We will accept applications until February 28, 2014, and deploy funds on a rolling basis throughout the year. All applications will be received through Slow Money Northwest’s Gust portal at https://gust.com/organizations/slow-money (select food/drink as your industry). Your application should include at a minimum:
  1. Your business plan in enough detail to show how this investment will help you succeed;
  2. Financials, past and projected, that match your business plan and funding need;
  3. Your funding need, and how it will help accomplish your business goals; and
  4. A statement of benefit (500 words maximum) describing how your enterprise can help improve one or more of the following impact areas: Health, Social Equity, Family Wage Job Creation and Preservation, Rural Community Resilience, and Ability to Influence Policy.  For more detail on the impact areas,click here.
We will review applications and reply within 30 days with our initial response. Please don’t hesitate to contact us with any questions about the project or application process.
Email: cascadia@slowmoneynw.org
Phone: Japhet Koteen at 206-326-9828.

Rockefeller Reports

The Rockefeller Foundation has been investigating the Social and Economic Equity in US Food and Agriculture Systems. As part of this work they have generated a series of intriguing reports with the most relevant beingBridging the Gap: Funding and Social Equity Across the Food System Supply Chain. As explained at their website, “This report examines the current state of funding for addressing the problems in the food system and promotes the goals and the vision for a healthier food system. It analyzes where capital is flowing and where it is not flowing, and what kinds of approaches are needed to increase the flow and effectiveness of capital where gaps currently exist. RSF Social Finance, a Slow Money ally, managed the report. View the report …

Job Opportunities at Angelic Organics

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Angelic Organics, a farm incubator and training program in Caledonia, Illinois, has two openings for motivated organic farm professionals.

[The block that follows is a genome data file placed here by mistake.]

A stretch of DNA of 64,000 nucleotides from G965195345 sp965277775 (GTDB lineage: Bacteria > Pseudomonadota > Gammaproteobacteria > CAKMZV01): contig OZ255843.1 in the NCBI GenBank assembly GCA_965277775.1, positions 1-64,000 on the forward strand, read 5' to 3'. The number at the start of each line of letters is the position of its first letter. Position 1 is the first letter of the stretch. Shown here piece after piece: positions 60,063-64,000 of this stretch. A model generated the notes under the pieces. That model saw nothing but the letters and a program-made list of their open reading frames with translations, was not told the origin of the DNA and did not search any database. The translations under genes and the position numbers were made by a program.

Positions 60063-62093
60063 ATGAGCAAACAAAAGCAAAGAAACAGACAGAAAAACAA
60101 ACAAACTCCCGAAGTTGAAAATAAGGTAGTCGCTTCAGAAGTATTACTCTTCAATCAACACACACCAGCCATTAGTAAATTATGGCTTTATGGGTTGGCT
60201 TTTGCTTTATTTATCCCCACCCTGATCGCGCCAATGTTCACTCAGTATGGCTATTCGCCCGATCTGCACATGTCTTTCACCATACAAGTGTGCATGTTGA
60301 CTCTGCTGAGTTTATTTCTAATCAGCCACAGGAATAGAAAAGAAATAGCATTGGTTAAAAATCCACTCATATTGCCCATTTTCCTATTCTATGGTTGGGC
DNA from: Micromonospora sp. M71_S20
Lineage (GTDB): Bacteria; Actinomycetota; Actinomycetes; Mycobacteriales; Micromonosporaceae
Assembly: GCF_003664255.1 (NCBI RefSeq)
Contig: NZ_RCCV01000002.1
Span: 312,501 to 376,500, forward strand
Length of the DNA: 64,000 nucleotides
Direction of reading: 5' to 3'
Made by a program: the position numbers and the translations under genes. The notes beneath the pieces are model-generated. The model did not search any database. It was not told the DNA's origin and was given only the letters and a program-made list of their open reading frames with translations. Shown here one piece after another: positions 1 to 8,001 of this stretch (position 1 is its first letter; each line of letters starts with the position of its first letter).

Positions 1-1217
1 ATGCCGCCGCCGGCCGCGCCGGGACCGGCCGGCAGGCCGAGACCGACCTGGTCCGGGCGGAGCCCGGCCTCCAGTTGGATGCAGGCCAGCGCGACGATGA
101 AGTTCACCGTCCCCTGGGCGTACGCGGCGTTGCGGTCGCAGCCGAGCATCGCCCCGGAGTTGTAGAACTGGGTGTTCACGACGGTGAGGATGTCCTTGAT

Half-time Farm Finance Program Coordinator to help beginning farmers improve the economic viability of their farms through increased access to capital and financial products as well as supporting farmers in building business and financial management skills.

 

Go to http://www.learngrowconnect.org/ for more information and to apply.

Biodiversity

Although industrial agriculture sounds easier, is it really? Is it easier harming the biodiversity of our planet just to produce livestock and crops on a large scale basis? To me, Sustainable Agriculture is the right choice and can keep up with the rapid growth of the global human population. Knowing your food was grown in a clean and humane way is very reassuring to anyone. Biodiversity is what the human life depends on and if we continue with our ways will our demise soon follow?
Work Cited:
1.) Practicial Steps to Preserve Barnyard Diversity: CGIAR, September 2007
2.) Farm Animal Diversity Under Threat: Beurkle, Teresa, June 2007http://www.fao.org/newsroom/en/news/2007/1000598/index.html
3.) Factory Farming and Industrial Agriculture: April 3, 2009http://www.sustainabletable.org/2009/04/factory-farming/
4.) What is Sustainable Agriculture? April 3, 2009
5.) Life on Earth- The Importance of Biodiversity: April 10, 2010http://youthink.worldbank.org/issues/environment/life-earth-importance-biodiversity